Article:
Thursday, 18 June 2009
Golden axolotl ("Slash")
Ambystoma mexicanum (Shaw, 1789)
Ambystomidae; Caudata; Amphibia; Chordata
Aquarium at home
Yesterday I found my one and only axolotl, Slash, dead in its tank. I'm still a bit grief-stricken; apart from my cats (Scarlett, Sapphire and Dolly), Slash has been my longest lasting pet, and had been a constant joy.
I first acquired Slash in January 2005 and kept him in a tank in my bedroom. It had always been a dream of mine to own axolotls, and had planned to get a pair and call them Axl and Slash after two of the members of Guns 'n' Roses. Slash loved to watch me play guitar, and had an ear for good music. He would approach people, in his own sluggish manner, when they went to the tank to view him. At the end of that year, I acquired another two axolotls, who I named George and Mildred (after the 70s comedy spin-off), both fully grown adults. I bought a brand new tank for them and they lived together peacefully, for a while.
I thought Slash might like a playmate, but knew he/she (still not sure!) might be too small for George and Mildred, as they were twice his size (I'll stick with Slash being male, 'cause I'm just used to it). I decided to get an albino African clawed frog (Xenopus laevis). As soon as Slash noticed the newcomer, he took a bite, and then another. That moment is on film. Needless to say I quickly removed Slash and transported him to the other tank, leaving the frog (then unnamed, but soon to be Elaine) on her own.
Elaine got a tankmate in the form of Kitchener (both named after Young Knives songs). Slash got on well with George and Mildred, as he had grown somewhat in that time. Slash got on especially well with Mildred, both of them resting in the same pot. Then things began to change. In mid-2007 I acquired a mussel and, hoping it would help keep the tank clean, introduced it to the axolotls' tank. I don't think Mr. Mussel had anything to do with it now, but it sure was co-incidental; Mildred started going crazy and was biting both Slash and George. Slash escaped with relatively few marks, but George had three legs missing and most of the toes on the one remaining leg were bitten off too. His tail had been truncated and gills mutilated. To top it off, Mr. Mussel was eaten! Mildred was shipped off to a pet shop and I kept a close eye on George.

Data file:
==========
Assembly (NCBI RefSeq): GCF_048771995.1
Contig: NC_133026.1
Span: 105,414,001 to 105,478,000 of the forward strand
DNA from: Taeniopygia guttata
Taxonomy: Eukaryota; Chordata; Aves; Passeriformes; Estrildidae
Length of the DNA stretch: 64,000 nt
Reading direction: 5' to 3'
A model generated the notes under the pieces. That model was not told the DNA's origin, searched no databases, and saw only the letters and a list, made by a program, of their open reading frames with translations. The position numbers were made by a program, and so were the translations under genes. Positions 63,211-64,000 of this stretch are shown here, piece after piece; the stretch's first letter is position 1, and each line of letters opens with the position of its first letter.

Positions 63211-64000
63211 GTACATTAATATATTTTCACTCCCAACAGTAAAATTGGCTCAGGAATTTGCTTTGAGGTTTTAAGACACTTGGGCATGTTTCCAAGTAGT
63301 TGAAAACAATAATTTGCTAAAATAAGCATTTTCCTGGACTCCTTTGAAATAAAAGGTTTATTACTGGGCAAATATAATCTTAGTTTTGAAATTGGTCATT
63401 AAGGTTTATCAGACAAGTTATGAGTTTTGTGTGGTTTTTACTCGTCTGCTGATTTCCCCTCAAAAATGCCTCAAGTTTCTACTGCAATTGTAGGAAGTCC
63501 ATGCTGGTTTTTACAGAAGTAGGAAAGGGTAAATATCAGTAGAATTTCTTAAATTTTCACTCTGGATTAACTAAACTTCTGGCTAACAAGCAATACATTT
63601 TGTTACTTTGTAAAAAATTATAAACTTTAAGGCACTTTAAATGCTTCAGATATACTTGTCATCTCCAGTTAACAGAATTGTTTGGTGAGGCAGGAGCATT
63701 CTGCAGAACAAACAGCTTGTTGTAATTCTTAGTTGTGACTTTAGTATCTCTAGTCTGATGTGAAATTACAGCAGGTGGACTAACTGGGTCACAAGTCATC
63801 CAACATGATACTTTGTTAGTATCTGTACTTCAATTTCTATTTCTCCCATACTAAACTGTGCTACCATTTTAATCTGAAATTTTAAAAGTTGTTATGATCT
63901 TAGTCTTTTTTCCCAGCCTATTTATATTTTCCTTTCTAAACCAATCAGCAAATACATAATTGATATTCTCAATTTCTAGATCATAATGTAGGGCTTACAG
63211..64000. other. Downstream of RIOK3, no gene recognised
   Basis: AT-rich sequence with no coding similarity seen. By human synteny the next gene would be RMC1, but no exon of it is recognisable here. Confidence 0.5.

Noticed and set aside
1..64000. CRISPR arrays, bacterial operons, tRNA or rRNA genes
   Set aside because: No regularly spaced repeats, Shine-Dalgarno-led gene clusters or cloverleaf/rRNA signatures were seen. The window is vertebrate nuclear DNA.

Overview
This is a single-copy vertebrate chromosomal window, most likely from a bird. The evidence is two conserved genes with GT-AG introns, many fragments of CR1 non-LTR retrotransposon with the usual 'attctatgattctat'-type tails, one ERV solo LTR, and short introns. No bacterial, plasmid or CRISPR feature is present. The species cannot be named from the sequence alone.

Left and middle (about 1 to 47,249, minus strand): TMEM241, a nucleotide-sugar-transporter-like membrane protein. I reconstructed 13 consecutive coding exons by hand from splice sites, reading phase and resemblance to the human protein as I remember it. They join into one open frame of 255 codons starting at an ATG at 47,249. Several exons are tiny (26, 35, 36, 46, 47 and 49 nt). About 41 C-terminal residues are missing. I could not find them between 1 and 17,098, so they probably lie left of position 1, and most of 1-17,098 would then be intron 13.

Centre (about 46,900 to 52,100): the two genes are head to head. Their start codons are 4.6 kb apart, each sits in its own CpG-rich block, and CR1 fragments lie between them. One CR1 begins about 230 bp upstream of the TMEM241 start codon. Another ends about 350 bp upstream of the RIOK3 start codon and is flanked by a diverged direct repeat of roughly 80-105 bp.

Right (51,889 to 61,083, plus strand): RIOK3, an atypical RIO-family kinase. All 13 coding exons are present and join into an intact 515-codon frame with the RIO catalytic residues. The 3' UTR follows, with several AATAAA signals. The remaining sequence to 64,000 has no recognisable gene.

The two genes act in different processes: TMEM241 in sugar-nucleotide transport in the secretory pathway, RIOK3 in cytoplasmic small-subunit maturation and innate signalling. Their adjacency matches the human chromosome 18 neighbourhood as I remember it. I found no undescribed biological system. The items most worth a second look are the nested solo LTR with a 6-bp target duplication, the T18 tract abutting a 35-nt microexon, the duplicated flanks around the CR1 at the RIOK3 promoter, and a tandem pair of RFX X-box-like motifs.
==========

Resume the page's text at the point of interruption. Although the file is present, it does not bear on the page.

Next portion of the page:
It was in early 2008 that George passed away, probably from a combination of starvation and asphyxiation. He wasn't eating and I hadn't seen him eat for months. Slash was left on his own for a long while. This was until I moved him to his original tank and got him a pair of new playmates, a pair of goldfish, named Carassius and Auratus, after the scientific name for the goldfish. Auratus must've been ill when I purchased it and it died after only a few days. Carassius and Slash got on rather well, until I noticed Carassius sometimes taking little bites out of Slash's gills and tail. Examining his body a bit post-mortem, I noticed a few sores, probably also made by the goldfish.
I'm now left with a Senegal bichir (Polypterus senegalus) called Polly, a bristlemouth catfish (Ancistrus sp.) called Taka and a leopard pleco catfish (Pterygoplichthys gibbiceps) called Gibbons, as well as Carassius, the baby newt and the cats. I have more dead pets than living ones in my collection now, as I have kept the bodies of several newt tadpoles (smooth, palmate and Alpine), both Xenopus toads, a mottled catfish (Chrysichthys ornatus), a black ghost knifefish (Apteronotus albifrons), George and now Slash. I've kept them in case I ever want to carry out post-mortems or use tissue samples for molecular analyses. In some people's eyes, keeping dead pets in a glass jar in a glass cabinet might make me morbid, or even creepy, but it's the scientist in me.
Damn, the Mexican cactus pot in Carassius' tank looks completely out of place now. I'll have to get something else Mexican to live with it.